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#Jellyfish - Four-fifths of the farmed salmon stock at Killary Harbour has been lost to fatal jellyfish stings over the last few weeks, according to The Irish Times.

The Marine Institute has confirmed that naturally occurring swarms of the tiny Muggiaea atlantica and the larger mauve stinger are responsible for the deaths of tens of thousands of fish across four fish farms from Connemara to Bantry Bay.

It marks the worst recorded salmon farm fish kill since 250,000 salmon were lost in Northern Ireland in 2008.

Farmed salmon in Connemara alone was worth €38 million in 2016, as the Connacht Tribune reports.

Meanwhile, wild salmon conservationists have also raised concerns over the potential impact of farmed fish that have reportedly escaped into Ireland’s salmon rivers as a result.

The Irish Times has more on the story HERE.

Published in Marine Wildlife

#Jellyfish - Swimmers have been warned away from Seapoint and Sandycove on the south shores of Dublin Bay after sightings of potentially dangerous lion’s mane jellyfish in the water.

Dun Laoghaire-Rathdown County Council has put up warning signs in the relevant areas to advise the public on the large jellyfish, whose stings from hundreds of tentacles can cause anaphylactic shock — even many days after they have beached.

Published in Dublin Bay

#Jellyfish - Mauve jellyfish have stranded in what could be record numbers in Co Clare.

Thousands of the species Pelagia noctiluca, also known as the mauve stinger, have beached at Fanore since last Friday (30 September) as photographed by local man Liam McNamara.

"This is the first time I've experienced mauve jellyfish in such numbers and I've been beachcombing for 40 years,” McNamara told Independent.ie.

"I'm not sure what's going on with our seas but definitely lots more jellies around.”

The surprising incident comes just days after hundreds of Portuguese man o’ wars began stranding at coastal spots along the Wild Atlantic Way between Kerry and Donegal in what’s thought to be the largest infestation in over a century.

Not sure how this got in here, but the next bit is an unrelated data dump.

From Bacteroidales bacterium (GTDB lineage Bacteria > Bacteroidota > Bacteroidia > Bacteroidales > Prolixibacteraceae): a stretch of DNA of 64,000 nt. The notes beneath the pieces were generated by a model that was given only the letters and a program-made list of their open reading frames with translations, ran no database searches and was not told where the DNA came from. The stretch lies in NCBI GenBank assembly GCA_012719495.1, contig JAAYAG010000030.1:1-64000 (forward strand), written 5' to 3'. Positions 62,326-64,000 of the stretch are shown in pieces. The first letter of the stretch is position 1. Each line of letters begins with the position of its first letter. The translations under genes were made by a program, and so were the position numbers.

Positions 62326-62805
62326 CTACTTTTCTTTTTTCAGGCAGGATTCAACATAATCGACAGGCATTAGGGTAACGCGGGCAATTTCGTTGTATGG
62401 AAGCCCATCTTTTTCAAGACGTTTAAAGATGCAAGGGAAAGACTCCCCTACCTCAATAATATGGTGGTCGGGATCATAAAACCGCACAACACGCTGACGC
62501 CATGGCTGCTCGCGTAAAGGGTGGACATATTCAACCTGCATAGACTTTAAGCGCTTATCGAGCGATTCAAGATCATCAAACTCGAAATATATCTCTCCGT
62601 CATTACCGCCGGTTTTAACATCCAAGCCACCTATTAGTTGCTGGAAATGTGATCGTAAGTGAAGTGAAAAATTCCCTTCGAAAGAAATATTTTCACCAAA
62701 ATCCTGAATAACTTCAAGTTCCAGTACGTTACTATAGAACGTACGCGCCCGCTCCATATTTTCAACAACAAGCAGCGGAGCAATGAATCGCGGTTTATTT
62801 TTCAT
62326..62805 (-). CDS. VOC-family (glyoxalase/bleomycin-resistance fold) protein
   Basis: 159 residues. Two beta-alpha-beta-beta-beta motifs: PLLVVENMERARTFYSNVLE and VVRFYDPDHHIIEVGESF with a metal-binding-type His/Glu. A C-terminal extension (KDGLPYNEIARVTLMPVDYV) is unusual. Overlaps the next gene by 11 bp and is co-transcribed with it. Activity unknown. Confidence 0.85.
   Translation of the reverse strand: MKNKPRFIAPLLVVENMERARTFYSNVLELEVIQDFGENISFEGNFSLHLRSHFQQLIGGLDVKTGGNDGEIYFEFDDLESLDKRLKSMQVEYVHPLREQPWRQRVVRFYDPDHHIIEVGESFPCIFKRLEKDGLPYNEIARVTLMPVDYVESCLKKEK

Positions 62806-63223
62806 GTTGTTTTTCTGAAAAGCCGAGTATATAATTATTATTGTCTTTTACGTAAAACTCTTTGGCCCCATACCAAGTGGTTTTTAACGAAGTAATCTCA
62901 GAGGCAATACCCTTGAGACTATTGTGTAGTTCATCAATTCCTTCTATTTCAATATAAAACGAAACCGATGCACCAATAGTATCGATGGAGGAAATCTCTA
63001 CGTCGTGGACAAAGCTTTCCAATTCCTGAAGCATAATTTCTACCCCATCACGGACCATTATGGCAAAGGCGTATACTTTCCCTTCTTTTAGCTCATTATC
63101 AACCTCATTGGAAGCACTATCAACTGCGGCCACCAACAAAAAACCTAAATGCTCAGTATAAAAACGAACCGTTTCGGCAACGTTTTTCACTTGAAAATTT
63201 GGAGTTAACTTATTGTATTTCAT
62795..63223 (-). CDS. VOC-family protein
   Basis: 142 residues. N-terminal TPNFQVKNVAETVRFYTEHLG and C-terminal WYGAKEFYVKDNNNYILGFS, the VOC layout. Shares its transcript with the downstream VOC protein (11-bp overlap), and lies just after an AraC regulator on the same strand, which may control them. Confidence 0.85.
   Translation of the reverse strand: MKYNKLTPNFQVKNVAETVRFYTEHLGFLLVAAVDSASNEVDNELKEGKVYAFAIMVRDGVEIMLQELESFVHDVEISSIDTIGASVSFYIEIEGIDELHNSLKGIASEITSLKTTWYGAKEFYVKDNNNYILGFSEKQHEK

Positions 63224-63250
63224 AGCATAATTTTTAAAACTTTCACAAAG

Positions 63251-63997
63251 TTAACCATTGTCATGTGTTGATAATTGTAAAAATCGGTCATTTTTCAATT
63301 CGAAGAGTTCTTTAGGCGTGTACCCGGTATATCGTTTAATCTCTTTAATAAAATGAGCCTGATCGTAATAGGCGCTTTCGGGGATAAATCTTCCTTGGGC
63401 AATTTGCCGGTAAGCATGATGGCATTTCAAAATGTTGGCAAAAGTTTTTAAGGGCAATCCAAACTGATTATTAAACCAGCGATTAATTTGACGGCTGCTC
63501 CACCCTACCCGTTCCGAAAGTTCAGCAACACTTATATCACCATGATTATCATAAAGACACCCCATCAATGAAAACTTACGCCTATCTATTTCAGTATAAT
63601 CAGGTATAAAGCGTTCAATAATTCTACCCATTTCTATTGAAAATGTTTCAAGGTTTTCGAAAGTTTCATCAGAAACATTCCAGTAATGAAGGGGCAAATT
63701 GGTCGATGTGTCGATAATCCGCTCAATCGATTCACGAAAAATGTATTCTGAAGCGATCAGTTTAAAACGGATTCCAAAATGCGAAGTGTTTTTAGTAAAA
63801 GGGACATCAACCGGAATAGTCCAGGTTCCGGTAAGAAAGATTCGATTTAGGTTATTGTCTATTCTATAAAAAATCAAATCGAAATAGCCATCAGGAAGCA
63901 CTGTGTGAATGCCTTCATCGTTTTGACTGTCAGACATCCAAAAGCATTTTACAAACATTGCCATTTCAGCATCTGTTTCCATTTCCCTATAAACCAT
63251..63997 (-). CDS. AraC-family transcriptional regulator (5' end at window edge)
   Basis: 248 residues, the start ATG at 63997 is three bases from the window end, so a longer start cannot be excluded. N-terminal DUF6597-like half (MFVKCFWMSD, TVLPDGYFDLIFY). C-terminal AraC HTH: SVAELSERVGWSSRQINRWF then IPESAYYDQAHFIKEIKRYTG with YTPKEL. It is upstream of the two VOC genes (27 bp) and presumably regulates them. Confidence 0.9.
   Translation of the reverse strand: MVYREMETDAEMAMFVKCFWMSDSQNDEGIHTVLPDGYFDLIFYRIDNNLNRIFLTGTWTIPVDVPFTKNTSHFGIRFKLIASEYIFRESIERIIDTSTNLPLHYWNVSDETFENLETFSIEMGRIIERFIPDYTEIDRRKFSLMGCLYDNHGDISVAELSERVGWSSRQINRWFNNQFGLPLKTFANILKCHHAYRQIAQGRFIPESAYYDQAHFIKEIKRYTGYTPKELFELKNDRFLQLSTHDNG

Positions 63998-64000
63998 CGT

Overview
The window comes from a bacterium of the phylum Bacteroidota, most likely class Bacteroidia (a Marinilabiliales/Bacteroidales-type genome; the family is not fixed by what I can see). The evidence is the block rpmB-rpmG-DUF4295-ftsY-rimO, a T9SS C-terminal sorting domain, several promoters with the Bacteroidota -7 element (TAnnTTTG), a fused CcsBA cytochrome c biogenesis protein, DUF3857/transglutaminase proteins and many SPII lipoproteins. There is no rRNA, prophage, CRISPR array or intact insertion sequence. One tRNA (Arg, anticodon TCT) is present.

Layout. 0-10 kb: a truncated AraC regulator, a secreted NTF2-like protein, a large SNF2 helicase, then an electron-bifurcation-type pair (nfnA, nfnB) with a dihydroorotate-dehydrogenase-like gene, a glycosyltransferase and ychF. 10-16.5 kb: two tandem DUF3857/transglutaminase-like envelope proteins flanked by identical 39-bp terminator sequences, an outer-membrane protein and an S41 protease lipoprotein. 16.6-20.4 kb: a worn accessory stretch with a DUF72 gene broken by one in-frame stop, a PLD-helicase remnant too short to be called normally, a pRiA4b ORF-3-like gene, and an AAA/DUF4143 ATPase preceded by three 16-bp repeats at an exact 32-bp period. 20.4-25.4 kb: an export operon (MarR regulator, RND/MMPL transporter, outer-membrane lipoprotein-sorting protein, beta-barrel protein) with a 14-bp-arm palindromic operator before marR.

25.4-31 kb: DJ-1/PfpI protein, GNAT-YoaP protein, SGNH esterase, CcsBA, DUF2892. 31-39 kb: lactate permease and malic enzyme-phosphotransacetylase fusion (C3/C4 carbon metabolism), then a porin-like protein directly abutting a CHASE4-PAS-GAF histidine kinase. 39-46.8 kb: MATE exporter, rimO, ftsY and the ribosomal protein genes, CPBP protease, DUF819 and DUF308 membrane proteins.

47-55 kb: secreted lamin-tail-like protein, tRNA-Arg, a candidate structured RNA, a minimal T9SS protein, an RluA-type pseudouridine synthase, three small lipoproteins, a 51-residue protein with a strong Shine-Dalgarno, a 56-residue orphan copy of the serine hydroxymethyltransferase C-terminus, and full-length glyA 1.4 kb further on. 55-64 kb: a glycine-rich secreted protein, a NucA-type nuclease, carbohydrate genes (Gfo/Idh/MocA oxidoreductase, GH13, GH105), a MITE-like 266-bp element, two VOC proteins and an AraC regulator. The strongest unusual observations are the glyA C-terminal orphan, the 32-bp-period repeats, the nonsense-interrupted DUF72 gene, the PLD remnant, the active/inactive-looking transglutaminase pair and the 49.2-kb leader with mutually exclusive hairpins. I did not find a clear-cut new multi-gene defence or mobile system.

Irish Water Safety says unusually warm sea temperatures have brought what are typically tropical species in droves to Irish waters.

Published in Marine Wildlife

Irish Water Safety (IWS) is alerting the public to exercise caution on our south, west and northwest coastline over the next few days due to jellyfish arriving on our shores, as previously reported by Afloat.ie. 

IWS says Ireland has experienced tropical maritime air for almost two months now with very little northerly winds, in addition sea water temperatures are approximately 15 degrees Celsius, consequently we have seen one of the largest infestations of the Portuguese Man o'war land on our western seaboard in over a hundred years.

There is a new moon on Saturday which will give us spring tides which will mean that we will have larger exposed areas of coastline where we are likely to see these most venomous siphonophores or to most of us Jellyfish. Surfers, kite surfers, swimmers, kayakers, divers and walkers need to keep a vigilant eye open for these creatures which give a very strong sting and to some people can cause anaphylactic shock or seizures. Local Authorities from Cork, Kerry, Clare, Galway, Mayo and Donegal have reported them on their shores mainly in south and southwest facing bays. There have been reports of in excess of 80 landing on the South Harbour in Cape Clear an in excess of 20 on Keel Bay in Achill. They have been known to kill people such is the severity of their stings.

  • Ensure you don't get stung yourself when aiding others.
  • Remove any attached tentacles with a gloved hand, stick or towel.
  • Do not rub the affected area, this may result in further venom release.
  • Rinse the affected area with sea-water (do not use fresh water, vinegar or urine)
  • Apply a "dry cold pack" to the area (i.e place a cold pack or ice inside a plastic bag & then wrap this package in a t-shirt or other piece of cloth).
  • Seek medical attention if there is anything other than minor discomfort (Please note: The sting can cause anaphylactic shock, if you are feeling unwell go to A&E for treatment).

Members of the public should report the sightings of these two jellyfish to the relevant Local Authority or local Water Safety Development Officer

Published in Marine Wildlife

#Jellyfish - Organisers of tomorrow's Ironman triathlon in Dublin Bay are currently monitoring the appearance of Lion's Mane jellyfish in the waters of the swimming course.

According to The Irish Times, the Ironman event is scheduled to begin early on Sunday 14 August with a 1.9km swim across the bay from Sandycove, which has been red-flagged since Wednesday after a number of the dangerous jellyfish washed up on the beach.